Wise distinguishes between the relatively smaller, relatively more open economies of Chile, Peru and Costa Rica who have managed, on the whole, to hold their own in trade agreements with China, and Argentina and Brazil who haven’t used the business coming from China to develop their economies (and economic management) as productively as they might have. Wise places Mexico in a class of its own: Mexico, which one might have expected to be the economy best placed for a productive relationship with China has found itself faced with ever-increased trade imbalances and a testy overall relationship. Wise puts much of the blame, if that is the right word, on NAFTA which oriented Mexico, its policies and decision-making in a way that ended up weakening it vis-a-vis an ever more productive China. The other countries don’t get much of a look-in: Cuba was an important early partner in Socialism, but got caught up in the Sino-Soviet split; Venezuela and Ecuador have gotten themselves and China entangled in a mutual debtor/creditor trap. Colombia has put up barriers to protect its domestic industries.

This all comes across as clear and sensible, but there are of course divergent views, some of which Wise mentions. Some of this comes down to development and trade theory: bilateral vs wider trade agreements, the interaction between domestic reform and open economies, the importance of institutions, etc. Other controversies are social (in particular labor rights) and environmental. What Wise does not credit is the idea that China is bamboozling or pressuring Latin American countries into dependency.

Although the book is academic—statistical and analytical—in content and approach, Wise is a forceful writer. She backs her arguments with statistics, logic and references to theory. Some of this can be rather dense, but because Wise is not shy about stating her conclusions clearly and backing them up, she makes a strong case. Dragonomics is an antidote for both those who either discard the significance of the developments of the last two decades, or who think the developments are straightforward and one-dimensional. Latin America is a diverse place, and the results and consequences of China’s entry into the region vary widely from country to country; Wise notes the diversity, but provides structure and identifies patterns.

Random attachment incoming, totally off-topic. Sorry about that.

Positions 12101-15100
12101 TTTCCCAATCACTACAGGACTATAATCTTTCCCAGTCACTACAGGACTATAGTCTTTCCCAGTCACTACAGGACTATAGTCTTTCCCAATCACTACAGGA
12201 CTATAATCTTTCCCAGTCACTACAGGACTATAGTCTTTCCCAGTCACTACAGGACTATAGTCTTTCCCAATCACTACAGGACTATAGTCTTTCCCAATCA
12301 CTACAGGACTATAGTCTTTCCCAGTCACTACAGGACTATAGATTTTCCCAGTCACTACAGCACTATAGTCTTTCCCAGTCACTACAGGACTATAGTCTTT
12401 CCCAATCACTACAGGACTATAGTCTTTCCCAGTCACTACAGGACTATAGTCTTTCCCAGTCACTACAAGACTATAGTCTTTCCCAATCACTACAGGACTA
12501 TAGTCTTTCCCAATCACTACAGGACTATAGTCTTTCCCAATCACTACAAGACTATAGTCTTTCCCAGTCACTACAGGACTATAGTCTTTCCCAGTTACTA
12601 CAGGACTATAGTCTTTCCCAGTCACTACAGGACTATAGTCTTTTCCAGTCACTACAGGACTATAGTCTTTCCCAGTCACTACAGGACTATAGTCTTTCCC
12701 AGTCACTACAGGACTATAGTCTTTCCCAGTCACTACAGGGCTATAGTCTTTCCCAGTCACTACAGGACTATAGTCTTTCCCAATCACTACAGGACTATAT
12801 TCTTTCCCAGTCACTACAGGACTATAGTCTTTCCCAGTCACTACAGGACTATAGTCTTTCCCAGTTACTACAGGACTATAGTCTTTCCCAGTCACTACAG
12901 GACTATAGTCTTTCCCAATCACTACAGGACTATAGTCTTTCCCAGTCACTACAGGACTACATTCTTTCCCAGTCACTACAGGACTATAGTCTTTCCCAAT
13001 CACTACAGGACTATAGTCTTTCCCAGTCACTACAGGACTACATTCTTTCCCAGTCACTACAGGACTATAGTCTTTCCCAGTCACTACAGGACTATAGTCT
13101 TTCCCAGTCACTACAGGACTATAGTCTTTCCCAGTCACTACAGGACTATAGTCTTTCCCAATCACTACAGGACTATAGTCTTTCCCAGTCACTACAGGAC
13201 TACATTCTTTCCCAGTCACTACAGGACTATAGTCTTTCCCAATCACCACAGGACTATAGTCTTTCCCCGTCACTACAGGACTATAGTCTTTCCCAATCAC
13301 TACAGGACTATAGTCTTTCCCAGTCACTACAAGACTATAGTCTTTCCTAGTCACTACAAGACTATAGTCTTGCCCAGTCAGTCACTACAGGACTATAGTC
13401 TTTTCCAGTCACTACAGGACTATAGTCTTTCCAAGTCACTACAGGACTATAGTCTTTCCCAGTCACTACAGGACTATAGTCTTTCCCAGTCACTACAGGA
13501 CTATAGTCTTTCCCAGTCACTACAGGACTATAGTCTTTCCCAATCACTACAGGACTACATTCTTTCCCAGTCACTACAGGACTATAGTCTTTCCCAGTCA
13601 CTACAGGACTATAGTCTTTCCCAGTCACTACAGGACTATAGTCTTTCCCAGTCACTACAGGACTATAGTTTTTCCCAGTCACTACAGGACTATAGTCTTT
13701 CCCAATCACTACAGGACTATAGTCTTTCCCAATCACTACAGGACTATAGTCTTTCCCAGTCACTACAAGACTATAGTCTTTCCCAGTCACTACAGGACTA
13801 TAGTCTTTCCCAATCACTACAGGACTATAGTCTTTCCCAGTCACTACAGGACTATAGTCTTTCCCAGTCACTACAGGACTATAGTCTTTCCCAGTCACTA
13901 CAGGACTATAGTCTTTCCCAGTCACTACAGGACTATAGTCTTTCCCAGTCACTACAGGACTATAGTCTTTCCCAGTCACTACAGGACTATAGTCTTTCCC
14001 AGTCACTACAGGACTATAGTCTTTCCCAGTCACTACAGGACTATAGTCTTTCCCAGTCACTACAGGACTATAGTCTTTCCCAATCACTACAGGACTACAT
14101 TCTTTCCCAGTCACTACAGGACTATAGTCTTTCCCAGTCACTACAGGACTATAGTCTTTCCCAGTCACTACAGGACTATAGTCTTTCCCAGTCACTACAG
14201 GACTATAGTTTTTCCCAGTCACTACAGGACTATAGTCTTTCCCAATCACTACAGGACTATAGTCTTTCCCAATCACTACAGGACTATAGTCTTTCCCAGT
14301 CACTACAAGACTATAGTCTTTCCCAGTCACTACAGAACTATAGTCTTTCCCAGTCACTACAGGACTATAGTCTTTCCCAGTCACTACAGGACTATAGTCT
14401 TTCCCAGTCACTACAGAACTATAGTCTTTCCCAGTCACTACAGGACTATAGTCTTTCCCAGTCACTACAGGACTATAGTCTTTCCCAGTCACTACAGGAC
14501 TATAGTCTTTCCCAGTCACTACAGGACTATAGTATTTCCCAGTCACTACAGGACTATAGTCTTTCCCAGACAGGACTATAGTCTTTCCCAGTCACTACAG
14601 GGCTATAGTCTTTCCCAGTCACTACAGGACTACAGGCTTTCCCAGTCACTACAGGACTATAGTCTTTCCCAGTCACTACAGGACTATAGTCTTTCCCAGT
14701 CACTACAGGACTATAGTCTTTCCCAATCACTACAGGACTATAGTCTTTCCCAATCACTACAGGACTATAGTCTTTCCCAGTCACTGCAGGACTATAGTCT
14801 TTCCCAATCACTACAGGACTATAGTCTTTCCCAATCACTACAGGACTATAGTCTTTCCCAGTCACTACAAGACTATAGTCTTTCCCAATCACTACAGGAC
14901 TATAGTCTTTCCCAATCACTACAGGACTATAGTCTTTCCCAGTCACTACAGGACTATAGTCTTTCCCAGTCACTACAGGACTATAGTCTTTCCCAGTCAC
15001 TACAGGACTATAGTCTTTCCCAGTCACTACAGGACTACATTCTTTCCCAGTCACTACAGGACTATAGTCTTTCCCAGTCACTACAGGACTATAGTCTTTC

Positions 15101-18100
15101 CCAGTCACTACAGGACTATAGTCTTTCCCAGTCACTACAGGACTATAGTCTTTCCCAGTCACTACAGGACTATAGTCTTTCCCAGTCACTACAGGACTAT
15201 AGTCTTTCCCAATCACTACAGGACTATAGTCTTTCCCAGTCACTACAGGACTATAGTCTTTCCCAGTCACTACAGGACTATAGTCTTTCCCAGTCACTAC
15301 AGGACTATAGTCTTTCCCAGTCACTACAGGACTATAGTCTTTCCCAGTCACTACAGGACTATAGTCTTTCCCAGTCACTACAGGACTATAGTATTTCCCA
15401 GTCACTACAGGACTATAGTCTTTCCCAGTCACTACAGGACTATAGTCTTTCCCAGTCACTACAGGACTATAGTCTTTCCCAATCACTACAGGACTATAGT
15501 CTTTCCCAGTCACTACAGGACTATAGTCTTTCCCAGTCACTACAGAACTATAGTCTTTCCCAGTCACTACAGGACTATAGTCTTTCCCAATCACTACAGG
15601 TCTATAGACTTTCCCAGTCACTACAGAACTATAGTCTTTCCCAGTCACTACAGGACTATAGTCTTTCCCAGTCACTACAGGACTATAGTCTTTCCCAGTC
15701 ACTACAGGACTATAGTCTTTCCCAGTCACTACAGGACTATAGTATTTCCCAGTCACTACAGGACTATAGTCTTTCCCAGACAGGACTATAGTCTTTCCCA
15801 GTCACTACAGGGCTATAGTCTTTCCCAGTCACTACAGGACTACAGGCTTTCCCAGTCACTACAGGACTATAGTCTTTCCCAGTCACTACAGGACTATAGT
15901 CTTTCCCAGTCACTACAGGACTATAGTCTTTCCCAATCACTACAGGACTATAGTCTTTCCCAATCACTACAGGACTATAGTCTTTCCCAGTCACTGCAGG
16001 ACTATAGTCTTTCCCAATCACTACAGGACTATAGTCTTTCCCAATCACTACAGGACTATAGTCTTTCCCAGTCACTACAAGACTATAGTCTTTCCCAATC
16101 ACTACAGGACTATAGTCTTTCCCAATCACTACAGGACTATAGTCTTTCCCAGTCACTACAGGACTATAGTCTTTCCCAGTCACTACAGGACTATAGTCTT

Wise has little time for Trump administration policy toward the region; she feels the renewed references to the “imperialist Monroe Doctrine” to be entirely beside the point:

As [US Secretary of State Rex] Tillerson ranted about arms trafficking, drug running, and illegal aliens penetrating the US–Mexico border, the China–CELAC ministerial meeting—a follow-up to the first such forum hosted by Beijing in 2015—approved a joint action plan for cooperation from 2019 to 2021…

pretty much sums it up.

Like almost any book being released these days, Dragonomics was written before Covid-19, which threatens to make prior analysis obsolete. But things were already changing. “The big China boom is over,” Wise notes, but she goes on:

And yet two decades into the new millennium the horizon for any number of other enriching ties in China–LAC relations does indeed seem to be wide open… Moreover, the best outcomes have stemmed from China-related endeavors where rule of law, regulatory oversight, and a clear strategy exist on the Latin American side… As a region, LAC has much to gain from its pivot towards Asia.